The annual chance of a working-class household suffering criminal prosecution for breach of labour contract lay between 1 in 150 and 1 in 200 – a sufficiently high rate for knowledge of the risk to be well known within working class communities.

And, of course, where contracts were for a fixed term, breach of contract could simply mean leaving your employer for another job. Suresh Naidu and Noam Yuchtman studied the master and servant prosecutions during the nineteenth century and found that most were brought for absconding.

The typical goal of a prosecution was to use the threat of incarceration and hard labor to prevent workers from leaving an employer, and to pursue and punish those who were not deterred.

The threat of prosecution was credible; not only were prosecutions common but they were also largely successful.

The use of the word absconding reflects the attitudes of the time. Workers were deemed to be bound to their masters. Those who tried to improve their wages by looking for work elsewhere could expect severe punishment, backed up by the criminal law.

The penalties could be harsh and, during the late 18th and early 19th centuries, the Master and Servant Acts became more punitive. Usually workers were ordered back to their masters or were forced to pay compensation but in some cases imprisonment and even beatings could be imposed. The law was reformed in 1867, replacing the more brutal punishments with fines. However, as most of these workers were poor, the effect of a fine may simply have meant that they later ended up in prison for being unable to pay it.

Chart by Suresh Naidu and Noam Yuchtman

Perhaps unsurprisingly, Naidu and Yuchtman also noticed a relationship between the level of unemployment and the incidence of prosecutions:

[P]rosecutions and the unemployment rate move in opposite directions throughout the period for which we have data.

They also found that, once master and servant law was abolished in 1875, wages rose fastest in the counties with the highest rate of prosecutions.

This, then, might account for the different shape of the Phillips curve after 1860. Once criminal sanctions were removed for workers who tried to seek employment elsewhere, the labour market outcomes began to reflect supply and demand more closely. The rise of trade unions, who played a major role in the campaign to abolish master and servant law, increased the bargaining power of labour.

To put it another way, it is likely that Phillips curve was held flat until the 1860s by draconian labour laws. It is difficult enough for workers of limited means to challenge their employers at the best of times but laws preventing them from giving evidence against their employers and imprisoning them for leaving their jobs made for a very lopsided balance of power. Any countervailing power that falling unemployment might have given to the workers could be neutralised by the criminal law. Servants who got above themselves could, quite literally, be captured and brought back. If we think there is an imbalance of power in the workplace now, it’s nothing compared to the mid 19th century. In those days, trying to get a pay rise was a very dangerous game.

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  1. Thuto

    “Populism”, as it is applied today, seems to me to be a pejorative term that deligitimizes the grievances of the economically disenfranchised and dismisses them with derision. Another categorization that I find less than apt, outmoded and a misnomer is the phrase “advanced economies”, especially given that gdp per capita and level of industrialization are the key metrics used to arrive at these classifications. Globalization has shifted most industrial activity away from countries that invested in rapid industrialization post WW2 to countries with extensive pools of readily exploitable labour, and gdp per capita numbers include sections of the population with no direct participation in creating economic output, and the growth of these marginalized sections is trending ever upward. Meanwhile, the financial benefits of growing gdp numbers continue to gush upwards to the financial-political elites instead of “trickling down” as we are told they should, inequality grows unabated, stress related diseases eat away at the bodies of otherwise young men and women…I’m not sure any of these dynamics, which describe perfectly what is happening in most so called advanced economies, are the mark of a society which should describe itself as “advanced”…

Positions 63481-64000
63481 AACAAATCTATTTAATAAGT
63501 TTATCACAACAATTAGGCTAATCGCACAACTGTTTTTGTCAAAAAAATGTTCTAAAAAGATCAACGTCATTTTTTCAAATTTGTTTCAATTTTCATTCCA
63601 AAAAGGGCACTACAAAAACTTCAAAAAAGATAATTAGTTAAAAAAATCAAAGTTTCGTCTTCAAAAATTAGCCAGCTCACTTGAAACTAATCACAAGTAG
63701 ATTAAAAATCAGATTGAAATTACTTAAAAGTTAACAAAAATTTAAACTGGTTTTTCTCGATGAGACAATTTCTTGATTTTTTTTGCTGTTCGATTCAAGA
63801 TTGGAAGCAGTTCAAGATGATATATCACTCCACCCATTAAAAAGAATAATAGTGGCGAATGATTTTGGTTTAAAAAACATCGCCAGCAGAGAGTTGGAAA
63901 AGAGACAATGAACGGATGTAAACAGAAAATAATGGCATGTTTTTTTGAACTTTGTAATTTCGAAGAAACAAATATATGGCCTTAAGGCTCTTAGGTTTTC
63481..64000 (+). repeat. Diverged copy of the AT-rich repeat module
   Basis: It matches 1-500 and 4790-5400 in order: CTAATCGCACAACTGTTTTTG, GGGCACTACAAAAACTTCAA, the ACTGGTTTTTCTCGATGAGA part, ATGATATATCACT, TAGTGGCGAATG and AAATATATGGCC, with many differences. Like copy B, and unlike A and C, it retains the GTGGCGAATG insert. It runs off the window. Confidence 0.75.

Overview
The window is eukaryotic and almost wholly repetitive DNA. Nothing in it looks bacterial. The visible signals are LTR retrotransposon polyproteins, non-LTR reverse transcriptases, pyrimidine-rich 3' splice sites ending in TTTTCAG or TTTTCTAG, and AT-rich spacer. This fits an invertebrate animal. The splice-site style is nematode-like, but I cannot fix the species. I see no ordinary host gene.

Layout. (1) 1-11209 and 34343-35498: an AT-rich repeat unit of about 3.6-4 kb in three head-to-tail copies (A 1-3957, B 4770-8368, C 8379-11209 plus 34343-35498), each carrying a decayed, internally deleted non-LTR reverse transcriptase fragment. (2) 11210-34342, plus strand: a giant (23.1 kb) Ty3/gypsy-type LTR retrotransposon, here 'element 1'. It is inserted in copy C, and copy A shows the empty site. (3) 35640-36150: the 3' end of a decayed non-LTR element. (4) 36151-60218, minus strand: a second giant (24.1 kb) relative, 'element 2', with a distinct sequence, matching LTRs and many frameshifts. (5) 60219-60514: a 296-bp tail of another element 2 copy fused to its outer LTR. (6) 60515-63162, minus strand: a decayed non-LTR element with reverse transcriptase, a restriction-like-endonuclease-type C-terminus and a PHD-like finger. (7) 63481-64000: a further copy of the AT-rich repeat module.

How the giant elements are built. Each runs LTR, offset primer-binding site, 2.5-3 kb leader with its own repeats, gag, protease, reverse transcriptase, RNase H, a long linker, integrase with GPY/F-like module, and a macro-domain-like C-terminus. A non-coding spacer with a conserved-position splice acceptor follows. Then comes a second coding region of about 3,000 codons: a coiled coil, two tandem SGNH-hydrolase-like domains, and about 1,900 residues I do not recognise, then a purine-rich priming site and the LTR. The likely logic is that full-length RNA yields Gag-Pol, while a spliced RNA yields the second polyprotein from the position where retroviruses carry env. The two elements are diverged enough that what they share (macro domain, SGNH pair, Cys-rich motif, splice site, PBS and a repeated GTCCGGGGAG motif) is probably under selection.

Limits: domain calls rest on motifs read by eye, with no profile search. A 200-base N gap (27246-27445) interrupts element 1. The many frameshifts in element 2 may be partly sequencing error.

2. Synoia

    The penalties could be harsh and, during the late 18th and early 19th centuries, the Master and Servant Acts became more punitive.

    Many complaints by Masters included allegations of theft, and the Courts favored the word of the Masters. the Counts’ expectation was would lie. At that time the punishment for a conviction of theft, or other money crimes, was transportation or death. There were no prisons for common people.

    Transportation meany being shipped to a penal colony, such as Australia. Conditions on such transport was little better than the slave carriers.

    1. Lord Koos

      On the other hand, if you survived the voyage, you could possibly escape the class system and get a fresh start.

      1. Yves Smith Post author

        Have you read up on the early days of Australia?

        First, being sent so far was like going to the moon. And Australia was about as barren and hostile as the moon.

        Second, not all the people being transported were for political crimes. Most were thieves, admittedly petty crimes, but also some real thugs. Many Australians amusingly try to distance themselves from that and point out an ancestor who was an administrator rather than someone who was transported.

        1. Lord Koos

          You’re right about the criminals, but the coastal areas of Oz aren’t barren, neither are the northern more tropical parts. America of course was a better deal… and many were also transported there.

        2. Mael Colium

          I have to disagree Yves.